Sunset Strip – November 1966. It was bound to happen, sooner or later. One of the largest if not the largest generations in history was suddenly coming of age. The Youth of America was now a power to be reckoned with. Rock was influencing everything from the Music business to media to clothes. It was now Youth Culture. Tremors started happening in the early 1960s, The Beatles got things rolling. Now, in 1966, those kids who were turning to High School and College age – turning to Draft age – turning to Age of independence were now in a position to demand things – and a full-on Youthquake was underway.
Advertisers, clothing manufacturers, even Detroit auto makers were thrilled beyond belief. Because Youth Culture was a viable and cash heavy thing and kids were no longer interested in looking like or being or acting anything like their parents.
And that’s where the troubles got started. And maybe the Generation Gap (as it became known) had more auspicious beginnings than the intersection of Crescent Heights and Sunset Boulevard in West Hollywood at a small and somewhat rundown nightspot known as Pandora’s Box – but it certainly was the noisiest and the one event which got the most publicity at the time. One could say the epicenter of this Youthquake happened in Hollywood. The symbol of youthful dissatisfaction being the overturned MTA bus on the Strip.
But what it did was, it got people talking. The emphasis suddenly shifted from the adults in the room to the kids in the room, and the kids ran with it. But, as is the case with all social upheavals, it sparked an intense amount of resistance and most likely some good old fashioned jealousy (“why should those goddam kids have all the fun?”) from the older generation; the parents – but it occasionally got violent, as the first of the Sunset Strip protests clearly showed. It wouldn’t be the last time cops came down in full force on a bunch of teenagers and young adults. In 1966 we had The Sunset Strip Riots – in 1967 we had the Century City Police riot – and then came the rash of college campus protests, which many point as far back as the Berkeley Free Speech Movement of 1964 as the prototype for youthful protest and establishment resistance.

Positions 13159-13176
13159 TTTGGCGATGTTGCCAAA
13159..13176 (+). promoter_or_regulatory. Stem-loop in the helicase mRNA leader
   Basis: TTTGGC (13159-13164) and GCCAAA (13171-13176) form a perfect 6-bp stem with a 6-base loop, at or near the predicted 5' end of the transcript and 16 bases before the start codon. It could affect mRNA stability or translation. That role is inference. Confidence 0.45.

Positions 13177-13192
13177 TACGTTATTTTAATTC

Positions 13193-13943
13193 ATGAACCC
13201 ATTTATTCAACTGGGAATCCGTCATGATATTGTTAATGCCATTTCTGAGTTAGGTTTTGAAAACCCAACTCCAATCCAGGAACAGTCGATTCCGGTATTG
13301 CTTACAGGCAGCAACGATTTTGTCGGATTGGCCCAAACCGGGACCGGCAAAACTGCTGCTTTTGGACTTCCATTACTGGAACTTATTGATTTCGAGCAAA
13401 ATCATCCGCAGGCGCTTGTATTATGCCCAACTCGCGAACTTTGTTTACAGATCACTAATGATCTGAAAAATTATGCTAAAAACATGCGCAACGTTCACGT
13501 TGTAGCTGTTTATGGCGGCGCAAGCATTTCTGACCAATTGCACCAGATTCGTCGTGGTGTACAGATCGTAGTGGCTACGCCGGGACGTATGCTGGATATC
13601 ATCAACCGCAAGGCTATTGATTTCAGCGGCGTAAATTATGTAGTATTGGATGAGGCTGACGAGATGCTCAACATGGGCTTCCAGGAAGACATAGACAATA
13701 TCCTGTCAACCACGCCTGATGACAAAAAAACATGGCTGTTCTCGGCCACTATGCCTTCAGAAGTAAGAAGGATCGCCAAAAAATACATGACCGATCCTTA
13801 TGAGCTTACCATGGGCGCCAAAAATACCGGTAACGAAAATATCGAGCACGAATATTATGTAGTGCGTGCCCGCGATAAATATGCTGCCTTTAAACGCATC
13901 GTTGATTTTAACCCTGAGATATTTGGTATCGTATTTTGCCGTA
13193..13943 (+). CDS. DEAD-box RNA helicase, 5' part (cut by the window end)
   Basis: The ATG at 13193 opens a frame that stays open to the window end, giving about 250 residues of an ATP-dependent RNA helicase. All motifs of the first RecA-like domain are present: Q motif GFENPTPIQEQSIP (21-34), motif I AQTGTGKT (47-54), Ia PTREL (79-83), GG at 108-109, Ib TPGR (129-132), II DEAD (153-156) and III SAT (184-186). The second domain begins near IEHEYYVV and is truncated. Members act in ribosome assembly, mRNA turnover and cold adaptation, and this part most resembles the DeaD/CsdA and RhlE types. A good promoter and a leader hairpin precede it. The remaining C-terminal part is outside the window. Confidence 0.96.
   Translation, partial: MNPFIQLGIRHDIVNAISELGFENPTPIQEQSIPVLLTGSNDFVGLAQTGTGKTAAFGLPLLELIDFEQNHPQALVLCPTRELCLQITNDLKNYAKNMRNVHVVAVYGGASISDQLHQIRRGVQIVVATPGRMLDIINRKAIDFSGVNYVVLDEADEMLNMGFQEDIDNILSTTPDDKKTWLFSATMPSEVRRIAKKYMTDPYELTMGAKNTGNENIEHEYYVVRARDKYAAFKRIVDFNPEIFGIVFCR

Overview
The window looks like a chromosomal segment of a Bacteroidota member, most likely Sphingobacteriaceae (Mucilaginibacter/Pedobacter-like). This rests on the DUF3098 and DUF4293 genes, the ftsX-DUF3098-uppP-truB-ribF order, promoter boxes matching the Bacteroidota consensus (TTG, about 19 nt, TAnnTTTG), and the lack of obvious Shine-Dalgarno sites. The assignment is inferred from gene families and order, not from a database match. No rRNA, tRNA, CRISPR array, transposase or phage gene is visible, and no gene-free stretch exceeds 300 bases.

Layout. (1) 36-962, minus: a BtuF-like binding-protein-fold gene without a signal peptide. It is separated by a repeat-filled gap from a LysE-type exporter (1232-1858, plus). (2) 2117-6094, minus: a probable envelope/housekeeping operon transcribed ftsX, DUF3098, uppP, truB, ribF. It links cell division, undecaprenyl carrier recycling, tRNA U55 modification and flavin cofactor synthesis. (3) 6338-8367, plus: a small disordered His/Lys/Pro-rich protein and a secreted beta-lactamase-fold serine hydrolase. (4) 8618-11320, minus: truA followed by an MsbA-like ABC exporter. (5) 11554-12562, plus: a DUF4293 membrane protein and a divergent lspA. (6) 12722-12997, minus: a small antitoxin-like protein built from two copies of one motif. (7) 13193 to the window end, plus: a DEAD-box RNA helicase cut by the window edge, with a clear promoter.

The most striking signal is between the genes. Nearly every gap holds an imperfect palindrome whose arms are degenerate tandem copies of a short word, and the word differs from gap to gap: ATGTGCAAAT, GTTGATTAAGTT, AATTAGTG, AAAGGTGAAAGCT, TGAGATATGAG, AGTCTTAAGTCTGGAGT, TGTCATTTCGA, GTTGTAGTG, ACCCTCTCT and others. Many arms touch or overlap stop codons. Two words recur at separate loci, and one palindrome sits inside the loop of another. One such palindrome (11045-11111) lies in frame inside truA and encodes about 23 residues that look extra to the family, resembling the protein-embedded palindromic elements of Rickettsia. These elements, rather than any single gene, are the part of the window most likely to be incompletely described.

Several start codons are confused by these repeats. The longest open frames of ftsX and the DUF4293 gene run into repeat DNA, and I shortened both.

It was kids taking to the streets in ways and numbers they never had before – all wanting something different; different lives. The middle-class lifestyle of the 1950s suburban America was a myth. The growing disenfranchisement with the status quo – the unwillingness to follow in footsteps which were unsure themselves. The reality that war was not the way to solve things and Vietnam was not a war this generation wanted to be part of.
Music, clothes, hair – all these were symbolic elements of a generation seeking change. Change to what, it was never really made clear. But change from the established norm of your parents generation to something else was the only thing that truly mattered.
And so, this one hour radio special, part of the Second Sunday series from NBC radio originally broadcast early in 1967, seeks to answer at least some of those questions, while posing many others. There is a tone of jaundiced cynicism on the part of the Announcer and a general feeling of “what do these kids want?” pervading much of the hour. But as the days drifted into months, and the upheavals continued and spread, even the staid and somewhat detached radio and TV news anchors let their hair grow and professed a liking for The Grateful Dead.
And as was often the case with social movements; Surrender, or be Dragged.
Such was the 1960s. And 52 years after the Sunset Strip Riots? Where are they now? Who are they now?
Here is The Cool Rebellion – as it was first heard over NBC Radio, January 1967.